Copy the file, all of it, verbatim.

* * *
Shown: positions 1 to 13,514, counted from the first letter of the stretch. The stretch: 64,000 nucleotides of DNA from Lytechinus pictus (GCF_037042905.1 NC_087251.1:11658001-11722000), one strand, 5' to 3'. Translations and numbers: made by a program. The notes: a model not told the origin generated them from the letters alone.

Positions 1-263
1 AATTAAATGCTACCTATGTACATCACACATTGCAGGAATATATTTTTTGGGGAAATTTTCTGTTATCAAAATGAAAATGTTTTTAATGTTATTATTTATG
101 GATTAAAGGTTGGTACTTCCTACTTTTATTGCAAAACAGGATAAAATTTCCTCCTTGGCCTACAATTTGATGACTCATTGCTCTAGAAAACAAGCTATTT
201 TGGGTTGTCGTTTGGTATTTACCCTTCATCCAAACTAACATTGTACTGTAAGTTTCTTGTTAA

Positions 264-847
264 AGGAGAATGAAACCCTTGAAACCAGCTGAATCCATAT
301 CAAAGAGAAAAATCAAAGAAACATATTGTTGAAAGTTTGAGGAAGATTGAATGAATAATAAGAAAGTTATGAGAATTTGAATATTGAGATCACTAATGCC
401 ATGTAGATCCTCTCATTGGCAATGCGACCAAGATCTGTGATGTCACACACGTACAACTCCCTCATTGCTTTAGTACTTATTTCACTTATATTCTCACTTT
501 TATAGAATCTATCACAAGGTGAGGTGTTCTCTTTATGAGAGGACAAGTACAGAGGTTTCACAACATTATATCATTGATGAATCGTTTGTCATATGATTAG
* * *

Shown: positions 1 to 13,514, counted from the first letter of the stretch. The stretch: 64,000 nucleotides of DNA from Lytechinus pictus (GCF_037042905.1 NC_087251.1:11658001-11722000), one strand, 5' to 3'. Translations and numbers: made by a program. The notes: a model not told the origin generated them from the letters alone.

Positions 1-263
1 AATTAAATGCTACCTATGTACATCACACATTGCAGGAATATATTTTTTGGGGAAATTTTCTGTTATCAAAATGAAAATGTTTTTAATGTTATTATTTATG
101 GATTAAAGGTTGGTACTTCCTACTTTTATTGCAAAACAGGATAAAATTTCCTCCTTGGCCTACAATTTGATGACTCATTGCTCTAGAAAACAAGCTATTT
201 TGGGTTGTCGTTTGGTATTTACCCTTCATCCAAACTAACATTGTACTGTAAGTTTCTTGTTAA

Positions 264-847
264 AGGAGAATGAAACCCTTGAAACCAGCTGAATCCATAT
301 CAAAGAGAAAAATCAAAGAAACATATTGTTGAAAGTTTGAGGAAGATTGAATGAATAATAAGAAAGTTATGAGAATTTGAATATTGAGATCACTAATGCC
401 ATGTAGATCCTCTCATTGGCAATGCGACCAAGATCTGTGATGTCACACACGTACAACTCCCTCATTGCTTTAGTACTTATTTCACTTATATTCTCACTTT
501 TATAGAATCTATCACAAGGTGAGGTGTTCTCTTTATGAGAGGACAAGTACAGAGGTTTCACAACATTATATCATTGATGAATCGTTTGTCATATGATTAG